On Friday, the New Zealand Herald published a cartoon by Rod Emmerson so lacking in humour and so abundant in obsequiousness that it has surpassed all previous attempts by the cartoonist to ingratiate himself with the National Party. At the time of writing, it has not appeared in its allotted place on the paper's website but, in the interests of Truth and Beauty, I shall attempt to describe it (mindful, though I am, of those bores who describe Gary Larson cartoons at great length, much to their amusement if not that of their auditors).
The cartoon is entitled John Key's Big Day Out. It shows an imagined scene at said musical event, in which Mr Key is being carried over the crowd. Someone in the crowd asks "who's the crowd-surfer?" Someone else replies "it's John Key, getting in some practice for his big day out at the employment summit." And that is that.
Call me old fashioned but I thought op-ed cartoonists were supposed to be satirists. Back in the day, when Labour was in power, Mr Emmerson never missed an opportunity to denigrate the Government (or usually the Prime Minister herself) with his rapier wit. Oh, how we laughed. Now, Mr Emmerson draws a cartoon that suggests the Prime Minister will be the hero of his own meeting. Oh, how we cringe.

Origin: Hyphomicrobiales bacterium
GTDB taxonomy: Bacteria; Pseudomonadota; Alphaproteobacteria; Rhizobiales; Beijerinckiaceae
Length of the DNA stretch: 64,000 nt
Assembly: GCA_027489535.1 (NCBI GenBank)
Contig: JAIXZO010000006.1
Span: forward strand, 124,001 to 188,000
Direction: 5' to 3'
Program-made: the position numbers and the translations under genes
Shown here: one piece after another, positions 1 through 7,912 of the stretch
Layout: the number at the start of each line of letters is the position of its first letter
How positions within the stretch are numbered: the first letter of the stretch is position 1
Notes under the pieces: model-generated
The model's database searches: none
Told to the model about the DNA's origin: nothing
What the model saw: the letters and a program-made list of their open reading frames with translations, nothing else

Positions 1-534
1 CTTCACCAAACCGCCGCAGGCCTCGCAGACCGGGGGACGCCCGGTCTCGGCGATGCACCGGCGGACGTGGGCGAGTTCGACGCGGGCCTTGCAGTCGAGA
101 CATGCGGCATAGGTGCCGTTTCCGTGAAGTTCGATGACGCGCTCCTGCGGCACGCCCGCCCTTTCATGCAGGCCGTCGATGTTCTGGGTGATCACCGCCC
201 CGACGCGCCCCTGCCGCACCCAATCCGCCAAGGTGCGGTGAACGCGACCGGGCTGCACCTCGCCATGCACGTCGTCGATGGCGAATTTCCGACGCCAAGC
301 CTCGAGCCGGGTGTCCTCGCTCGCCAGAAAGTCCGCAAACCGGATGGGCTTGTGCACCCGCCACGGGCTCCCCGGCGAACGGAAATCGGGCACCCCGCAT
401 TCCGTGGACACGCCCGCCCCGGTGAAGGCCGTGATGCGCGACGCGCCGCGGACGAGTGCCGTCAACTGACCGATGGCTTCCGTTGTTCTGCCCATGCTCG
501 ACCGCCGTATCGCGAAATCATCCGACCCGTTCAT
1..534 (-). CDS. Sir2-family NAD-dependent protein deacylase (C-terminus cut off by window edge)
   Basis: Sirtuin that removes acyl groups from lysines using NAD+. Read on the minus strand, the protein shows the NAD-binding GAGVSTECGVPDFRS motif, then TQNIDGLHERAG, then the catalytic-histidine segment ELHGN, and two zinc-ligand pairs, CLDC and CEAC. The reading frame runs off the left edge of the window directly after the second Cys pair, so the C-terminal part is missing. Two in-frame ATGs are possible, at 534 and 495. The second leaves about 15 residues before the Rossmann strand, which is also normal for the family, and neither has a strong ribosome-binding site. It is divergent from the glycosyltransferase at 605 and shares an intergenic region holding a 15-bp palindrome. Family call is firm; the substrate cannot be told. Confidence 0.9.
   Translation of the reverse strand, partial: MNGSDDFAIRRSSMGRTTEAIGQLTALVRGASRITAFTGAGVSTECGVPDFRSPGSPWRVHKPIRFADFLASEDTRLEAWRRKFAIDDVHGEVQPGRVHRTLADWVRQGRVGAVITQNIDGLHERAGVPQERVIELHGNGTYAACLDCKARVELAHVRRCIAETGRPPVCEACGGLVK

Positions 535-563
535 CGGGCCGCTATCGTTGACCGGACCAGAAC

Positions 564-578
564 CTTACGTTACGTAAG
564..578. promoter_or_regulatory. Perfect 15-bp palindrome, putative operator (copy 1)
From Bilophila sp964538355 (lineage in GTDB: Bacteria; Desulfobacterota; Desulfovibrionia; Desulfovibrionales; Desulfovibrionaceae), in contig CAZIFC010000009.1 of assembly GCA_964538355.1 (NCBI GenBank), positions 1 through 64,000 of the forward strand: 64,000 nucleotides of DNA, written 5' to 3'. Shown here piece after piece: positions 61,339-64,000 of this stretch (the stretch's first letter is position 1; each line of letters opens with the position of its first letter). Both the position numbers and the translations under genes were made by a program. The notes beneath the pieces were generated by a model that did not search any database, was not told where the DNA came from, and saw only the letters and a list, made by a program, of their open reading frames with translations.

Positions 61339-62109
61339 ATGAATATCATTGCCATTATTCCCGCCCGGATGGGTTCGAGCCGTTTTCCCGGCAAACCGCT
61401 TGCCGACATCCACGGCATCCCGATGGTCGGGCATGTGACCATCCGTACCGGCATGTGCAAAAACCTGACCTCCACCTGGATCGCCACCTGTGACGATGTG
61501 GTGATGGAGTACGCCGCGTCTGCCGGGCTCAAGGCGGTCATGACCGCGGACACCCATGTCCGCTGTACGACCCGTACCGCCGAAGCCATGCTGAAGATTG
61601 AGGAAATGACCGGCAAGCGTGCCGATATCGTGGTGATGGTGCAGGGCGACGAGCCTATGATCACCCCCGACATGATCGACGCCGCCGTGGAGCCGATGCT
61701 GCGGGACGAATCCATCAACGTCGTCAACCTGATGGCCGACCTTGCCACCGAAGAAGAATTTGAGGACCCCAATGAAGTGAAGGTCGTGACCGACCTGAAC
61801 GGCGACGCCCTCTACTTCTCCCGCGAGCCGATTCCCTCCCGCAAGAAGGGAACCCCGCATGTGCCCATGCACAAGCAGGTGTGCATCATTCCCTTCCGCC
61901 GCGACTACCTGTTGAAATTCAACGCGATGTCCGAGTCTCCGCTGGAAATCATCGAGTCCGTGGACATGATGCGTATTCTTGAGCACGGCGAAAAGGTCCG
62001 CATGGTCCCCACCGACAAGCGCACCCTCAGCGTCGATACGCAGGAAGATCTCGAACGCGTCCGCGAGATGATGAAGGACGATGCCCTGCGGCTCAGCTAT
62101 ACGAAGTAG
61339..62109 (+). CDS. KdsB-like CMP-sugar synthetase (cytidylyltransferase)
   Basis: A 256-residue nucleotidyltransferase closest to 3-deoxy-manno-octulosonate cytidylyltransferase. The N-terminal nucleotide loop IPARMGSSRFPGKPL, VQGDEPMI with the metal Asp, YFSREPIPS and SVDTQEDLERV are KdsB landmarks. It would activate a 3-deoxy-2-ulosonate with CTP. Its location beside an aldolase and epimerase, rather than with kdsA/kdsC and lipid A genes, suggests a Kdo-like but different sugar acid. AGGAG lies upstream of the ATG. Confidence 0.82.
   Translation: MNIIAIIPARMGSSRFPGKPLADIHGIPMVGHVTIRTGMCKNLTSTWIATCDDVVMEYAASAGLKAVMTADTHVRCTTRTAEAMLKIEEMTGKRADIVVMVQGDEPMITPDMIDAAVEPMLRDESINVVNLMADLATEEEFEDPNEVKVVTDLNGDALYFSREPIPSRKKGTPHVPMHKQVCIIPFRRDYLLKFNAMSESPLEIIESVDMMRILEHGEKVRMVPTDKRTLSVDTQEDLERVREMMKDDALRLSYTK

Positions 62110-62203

No wonder the cartoon is not online. It does no more than show the Herald to be a Tory propaganda sheet (as if we needed confirmation of such) and its political cartoonist as no more than a sycophant (see previous comment). At least it will give some sense of perspective to all those snarling, vicious cartoons of Helen Clark.
Mr Key, as it happens, was talking to Noelle on Nat Rad this morning. I suppose we will get the measure of the man in these months following the election, given that we learned almost nothing about him in the years that preceded it. Perhaps developing a political vision is part of his 100 Day Plan. At the moment, Mr Key comes across as not so much the leader of the country but as a disinterested observer. He talks like a commentator, rather than a participant. Even when discussing the breaking of his own arm, he seemed curiously detached from the event: there was a stage, there was a floor, there was gravity. When discussing more weighty matters, such as the economic fate of us all, he seems indifferent. What's more, he rambles. He seems unable to think in sentences or to keep his mind on the topic at hand. When Noelle asked him about the Israelis who were refused service at a cafe, Mr Key somehow brought in the case of the Dutch tourists who had been sexually assaulted.
Thinking about it, perhaps I am being unfair on Mr Emmerson. Perhaps the intention of his cartoon was to suggest that Mr Key is like the doofus who surfs the crowd while everyone else watches the band play: irrelevant, a bit of a nuisance and seemingly incapable of understanding why he is here and what he should be doing.